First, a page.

Tomatoes from seed.... do you winter sow them too?

bettylu_zone6aNovember 9, 2009

Can you really sow tomatoes from seed using the winter sowing method? Since they love the heat of the summer, I would have thought they would have to be sowed in the spring....

Also, I only have enough room in the sun for 4-6 plants and since it is only myself and my daughter... that is actually plenty. If I participate in Trudi's WONDERFUL tomato seed SASBE, I will have WAY TOO MANY seeds.

Still, I would love to try some of the cool varieties she has listed. Can the seeds be saved for a second year - will they still be viable? I sure don't want to waste any and since my quantity is so small, in the past, I have just purchased 4-packs of seedlings and given away my extras. They weren't any fun, unusual varieties though.

Thanks!

BettyLu

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trudi_d

Yes, you can WS tomato seeds--that's why I began giving them away ;-)

Tomato seeds last a very long time, viability drops about the fourth or fifth year, but you should still get some plants from an old pack of seeds--and from those plants you save seeds from their fruits to refresh your seed stock.

T

    Bookmark   November 9, 2009 at 4:11PM
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token28001(zone7b NC)

Sow them like you would other tender annuals. I sowed mine in early April here in zone 7 with a typical last frost of April 15-20.

    Bookmark   November 9, 2009 at 4:25PM
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disneynut1977(5b, Sunset zone 42)

Hi Bettylu,

I have alot of tomato seeds, OP and a few hybrids. I was gonna send my extra's I'm not using off to Trudi soon, but if you want I can send my list to you and LMK if you want anything. All I need is 1 unused stamp sent to me and I can send them back in a thank you card. I have never had a problem with tomato seeds going through the mail.

Melissa

P.S. regarding your post. WS tomatoes are so much easier. I'm starting mine indoors this year though, due to that I'm only doing mid-late types, except for my SunGolds. Zone 5 only leaves so much time for ripening.

    Bookmark   November 10, 2009 at 4:53PM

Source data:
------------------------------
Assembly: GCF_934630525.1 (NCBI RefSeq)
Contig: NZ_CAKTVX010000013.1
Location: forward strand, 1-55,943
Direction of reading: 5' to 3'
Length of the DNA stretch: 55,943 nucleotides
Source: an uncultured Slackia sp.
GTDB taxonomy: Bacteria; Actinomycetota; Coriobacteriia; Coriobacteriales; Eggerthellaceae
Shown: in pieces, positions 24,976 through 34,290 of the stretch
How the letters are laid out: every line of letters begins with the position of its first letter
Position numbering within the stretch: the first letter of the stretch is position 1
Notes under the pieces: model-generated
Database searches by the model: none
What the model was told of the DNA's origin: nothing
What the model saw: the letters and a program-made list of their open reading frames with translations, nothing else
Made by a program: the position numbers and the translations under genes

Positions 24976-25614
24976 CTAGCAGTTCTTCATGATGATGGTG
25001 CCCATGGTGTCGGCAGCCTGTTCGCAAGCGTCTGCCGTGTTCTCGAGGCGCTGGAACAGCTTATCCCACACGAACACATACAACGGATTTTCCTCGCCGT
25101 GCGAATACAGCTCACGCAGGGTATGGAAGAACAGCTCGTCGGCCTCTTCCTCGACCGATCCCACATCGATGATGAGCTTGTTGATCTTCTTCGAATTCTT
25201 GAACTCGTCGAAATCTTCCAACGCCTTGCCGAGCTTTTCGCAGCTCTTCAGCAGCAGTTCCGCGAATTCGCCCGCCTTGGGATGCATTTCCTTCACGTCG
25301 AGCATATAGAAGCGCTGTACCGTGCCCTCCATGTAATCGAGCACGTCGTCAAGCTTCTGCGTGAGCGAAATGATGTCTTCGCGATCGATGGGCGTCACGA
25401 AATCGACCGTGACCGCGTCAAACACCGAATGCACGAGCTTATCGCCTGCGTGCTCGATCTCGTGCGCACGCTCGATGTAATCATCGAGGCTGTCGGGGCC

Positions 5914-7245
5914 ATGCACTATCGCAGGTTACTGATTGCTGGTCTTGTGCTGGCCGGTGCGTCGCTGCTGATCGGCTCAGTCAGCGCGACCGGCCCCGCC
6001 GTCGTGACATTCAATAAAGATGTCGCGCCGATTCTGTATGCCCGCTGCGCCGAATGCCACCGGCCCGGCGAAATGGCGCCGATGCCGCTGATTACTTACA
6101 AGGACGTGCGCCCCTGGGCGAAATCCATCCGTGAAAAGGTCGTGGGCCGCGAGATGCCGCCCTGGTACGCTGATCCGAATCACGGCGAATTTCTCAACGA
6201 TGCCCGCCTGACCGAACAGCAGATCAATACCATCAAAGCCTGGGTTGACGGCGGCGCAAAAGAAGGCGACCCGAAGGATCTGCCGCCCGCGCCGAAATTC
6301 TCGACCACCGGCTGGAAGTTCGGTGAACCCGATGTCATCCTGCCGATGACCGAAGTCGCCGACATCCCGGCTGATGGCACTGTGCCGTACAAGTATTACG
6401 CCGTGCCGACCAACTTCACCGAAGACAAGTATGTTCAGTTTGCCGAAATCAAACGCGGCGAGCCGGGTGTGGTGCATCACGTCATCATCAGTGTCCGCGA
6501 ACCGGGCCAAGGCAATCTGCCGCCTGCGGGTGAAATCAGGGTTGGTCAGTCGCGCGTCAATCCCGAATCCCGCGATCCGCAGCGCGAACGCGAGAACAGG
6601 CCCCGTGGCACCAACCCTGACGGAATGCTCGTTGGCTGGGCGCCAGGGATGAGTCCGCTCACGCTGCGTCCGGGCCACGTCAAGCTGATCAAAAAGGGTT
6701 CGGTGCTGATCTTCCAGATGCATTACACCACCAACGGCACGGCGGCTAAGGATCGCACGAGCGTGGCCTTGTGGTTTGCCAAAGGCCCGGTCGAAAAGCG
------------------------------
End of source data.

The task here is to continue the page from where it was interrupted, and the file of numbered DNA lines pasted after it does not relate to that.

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bettylu_zone6a

Thanks for the offer! I would take you up on it, but since Trudi replied that the seeds would stay viable for a few years, I went ahead and filled out her form for requesting tomato seeds and mailed it today. I am going to grow some for my sister, my daughters, and friends too, so they won't go to waste!

I am really looking forward to trying some new varieties grown from seed. Last spring I actually had some "volunteer" tomatoes come up unexpectedly and it was actually VERY FUNNY because I couldn't figure out where the tomato plants were coming from in all my hanging baskets, etc LOL

Apparently I had tossed frost-killed tomatoes in my compost pile and they broke down over the winter and I forgot about them until they started growing EVERYWHERE, but unfortunately they didn't have the flavor of the parent plants - which won't happen with the heirloom varieties, I believe.

BettyLu

    Bookmark   November 10, 2009 at 5:34PM
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stlgirl(6a MO)

Hi Betty,

I too was surprised when I first learned one can WS tomatoes. I did some Sungolds last year and had a couple ripe tomatoes before July 4th. Trudi has lots of info on her site as to how to WS tomatoes. I find it way easier than growing under lights and transplanting. If you want some ripe tomatoes earlier in the season be sure to select a variety that has an earlier DTM date.

-StLGirl

Here is a link that might be useful: winter sow tomatoes

    Bookmark   November 10, 2009 at 5:42PM
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Belgianpup(Wa/Zone 7b)

Maybe you can WS tomatoes where springs get hot fast, but you sure can't in the Pacific Northwest, because they don't sprout until mid-July!

If the soil in your containers doesn't reach 75-78F fast, your seeds won't sprout until it does. That's July, here, and that means we would get plants, but no ripe tomatoes before the frost zaps them.

There is a difference between if you CAN sprout certain species using WSing methods, and if you SHOULD do it that way. I use WS for many, many things, but not for tropical types that need heat to sprout and need a relatively long growing season.

Your best bet may be to start a few plants indoors so you can plant them out when the soil warms up, and try WSing a few more. Then you'll know if it's a viable method for your area.

Sue

    Bookmark   November 11, 2009 at 1:35AM
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barbe_wa

I agree with belgianpup about wintersowing tomatoes in the PNW. We just don't warm up fast enough for tomatoes and peppers so they are the ONLY things I use a heat mat to start. I move them off the mat and into the cold frame as soon as possible, so they still are very hardy plants. I have tried wintersowing them, and while they sprout okay in May or June, we don't have the "heat" days to mature them before the first frost. I did get lots and lots of little green tomatoes though.

    Bookmark   November 11, 2009 at 2:20AM
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